After the vote for Brexit: Chinese investment in the UK, Part 2

It’s been very hot and very busy since I landed in Shanghai. The trip – from August 11 to August 20 – is aimed at doing some research for DIE WELT, as well as catching up with contacts that I haven’t to spoken since my last business trip to China in April. In the months that followed, I was occupied with covering the run-up to June 23rd, the day of the British EU-referendum. Hence I did not have time to travel to China.

Here in Shanghai, the vote for Brexit seems to be less of a concern than it is in London, where, close to two months after the referendum, it’s still the dominant topic for dinner conversations, work meetings and small talk on the elevator. Nevertheless, the vote for Brexit does have some significance for the Chinese. For years, the UK has been the top-receiver of Chinese FDI into Europe, a trend that was helped by the country’s openness to foreign investors, the perceived ease of doing business as well as the fact that the UK was a member of EU and thus functioned as a gateway into Europe.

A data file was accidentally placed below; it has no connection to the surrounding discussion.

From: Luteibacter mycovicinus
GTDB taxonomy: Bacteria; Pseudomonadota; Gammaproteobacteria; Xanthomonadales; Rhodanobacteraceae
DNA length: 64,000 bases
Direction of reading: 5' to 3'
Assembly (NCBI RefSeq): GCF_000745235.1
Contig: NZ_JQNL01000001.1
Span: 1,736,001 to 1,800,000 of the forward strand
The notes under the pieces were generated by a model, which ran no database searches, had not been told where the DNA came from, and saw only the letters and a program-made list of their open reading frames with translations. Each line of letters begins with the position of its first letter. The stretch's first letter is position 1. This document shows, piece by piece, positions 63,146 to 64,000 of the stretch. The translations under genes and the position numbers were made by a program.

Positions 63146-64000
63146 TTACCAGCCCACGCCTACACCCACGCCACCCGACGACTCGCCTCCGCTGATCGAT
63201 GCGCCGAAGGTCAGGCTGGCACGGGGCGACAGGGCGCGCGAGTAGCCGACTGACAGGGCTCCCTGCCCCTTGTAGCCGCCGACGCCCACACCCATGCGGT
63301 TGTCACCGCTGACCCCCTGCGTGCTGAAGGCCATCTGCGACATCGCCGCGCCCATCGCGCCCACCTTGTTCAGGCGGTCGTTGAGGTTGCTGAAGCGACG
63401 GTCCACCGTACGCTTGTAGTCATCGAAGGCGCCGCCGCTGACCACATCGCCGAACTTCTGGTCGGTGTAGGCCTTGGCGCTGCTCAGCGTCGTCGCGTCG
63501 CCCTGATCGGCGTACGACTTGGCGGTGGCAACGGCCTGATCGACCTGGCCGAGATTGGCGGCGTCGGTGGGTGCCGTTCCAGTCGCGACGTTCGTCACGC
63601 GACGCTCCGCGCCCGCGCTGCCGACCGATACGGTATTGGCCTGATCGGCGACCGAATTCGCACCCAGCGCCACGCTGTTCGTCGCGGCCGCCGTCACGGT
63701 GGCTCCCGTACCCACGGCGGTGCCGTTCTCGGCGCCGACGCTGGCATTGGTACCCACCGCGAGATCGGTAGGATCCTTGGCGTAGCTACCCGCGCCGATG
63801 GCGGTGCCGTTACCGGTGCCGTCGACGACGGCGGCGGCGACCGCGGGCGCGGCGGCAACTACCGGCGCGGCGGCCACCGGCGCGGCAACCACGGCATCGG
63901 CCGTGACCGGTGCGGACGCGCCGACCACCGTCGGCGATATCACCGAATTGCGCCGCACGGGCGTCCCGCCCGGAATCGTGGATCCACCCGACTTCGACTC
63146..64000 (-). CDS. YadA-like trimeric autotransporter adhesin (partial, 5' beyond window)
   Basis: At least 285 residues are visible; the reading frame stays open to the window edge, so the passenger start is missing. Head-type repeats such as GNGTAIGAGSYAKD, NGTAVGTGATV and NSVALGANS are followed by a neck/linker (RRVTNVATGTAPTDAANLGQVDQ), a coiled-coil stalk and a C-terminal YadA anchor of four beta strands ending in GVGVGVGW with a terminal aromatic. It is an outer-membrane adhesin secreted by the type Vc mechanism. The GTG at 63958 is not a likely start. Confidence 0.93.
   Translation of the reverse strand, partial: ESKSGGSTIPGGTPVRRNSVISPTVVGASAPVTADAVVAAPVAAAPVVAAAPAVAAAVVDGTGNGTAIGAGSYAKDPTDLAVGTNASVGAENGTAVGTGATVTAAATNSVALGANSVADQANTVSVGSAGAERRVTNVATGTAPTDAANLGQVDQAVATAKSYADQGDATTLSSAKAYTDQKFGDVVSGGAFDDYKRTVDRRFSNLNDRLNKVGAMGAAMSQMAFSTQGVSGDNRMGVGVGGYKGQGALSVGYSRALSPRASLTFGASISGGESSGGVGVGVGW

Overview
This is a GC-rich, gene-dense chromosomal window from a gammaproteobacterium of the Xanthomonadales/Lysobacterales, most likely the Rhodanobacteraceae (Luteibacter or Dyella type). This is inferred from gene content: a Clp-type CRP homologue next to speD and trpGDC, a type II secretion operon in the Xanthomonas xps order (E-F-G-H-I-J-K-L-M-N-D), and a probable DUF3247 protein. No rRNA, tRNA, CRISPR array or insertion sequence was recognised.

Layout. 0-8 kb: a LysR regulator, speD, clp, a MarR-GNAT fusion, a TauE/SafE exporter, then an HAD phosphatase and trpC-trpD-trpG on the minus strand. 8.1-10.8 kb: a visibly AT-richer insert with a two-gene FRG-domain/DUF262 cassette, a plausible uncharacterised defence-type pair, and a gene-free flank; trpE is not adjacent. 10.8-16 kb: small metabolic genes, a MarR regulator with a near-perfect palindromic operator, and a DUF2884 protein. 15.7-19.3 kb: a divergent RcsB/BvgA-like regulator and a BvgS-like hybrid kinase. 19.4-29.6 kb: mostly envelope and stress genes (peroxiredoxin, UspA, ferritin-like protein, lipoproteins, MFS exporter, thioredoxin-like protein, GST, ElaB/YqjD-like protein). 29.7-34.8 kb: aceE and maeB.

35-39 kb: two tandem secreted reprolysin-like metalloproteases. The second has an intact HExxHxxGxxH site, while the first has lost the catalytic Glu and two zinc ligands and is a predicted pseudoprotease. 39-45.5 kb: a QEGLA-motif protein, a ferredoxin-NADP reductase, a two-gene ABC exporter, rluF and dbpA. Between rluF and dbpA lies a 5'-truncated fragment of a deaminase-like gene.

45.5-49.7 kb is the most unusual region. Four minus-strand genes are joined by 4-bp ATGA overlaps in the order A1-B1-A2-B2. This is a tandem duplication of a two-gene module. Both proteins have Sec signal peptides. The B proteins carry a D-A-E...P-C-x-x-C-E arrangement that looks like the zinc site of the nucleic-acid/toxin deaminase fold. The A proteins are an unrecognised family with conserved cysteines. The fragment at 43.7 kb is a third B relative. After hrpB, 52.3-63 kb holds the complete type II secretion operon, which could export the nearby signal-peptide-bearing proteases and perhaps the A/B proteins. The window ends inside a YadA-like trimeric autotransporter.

I therefore asked my contacts in Shanghai: Will this change, now that the country wants to leave the EU? Will the country be less attractive for Chinese investors? And does the fact that Prime Minister Theresa May has put the long-awaited Hinkley Point project on hold (the nuclear reactor that was to be built with French and Chinese capital in Somerset) make any difference at all? The decision by Mrs. May – mainly driven by security- and cost concerns – bears a certain irony, given that it became publicly known only hours after EDF, the main financier for the project, finally decided to go ahead with it. Beijing reacted angrily towards the delay. As the Chinese ambassador to the UK, Liu Xiaoming stated in a commentary piece for the FT, Hinkley Point is a “test of mutual trust between UK and China”.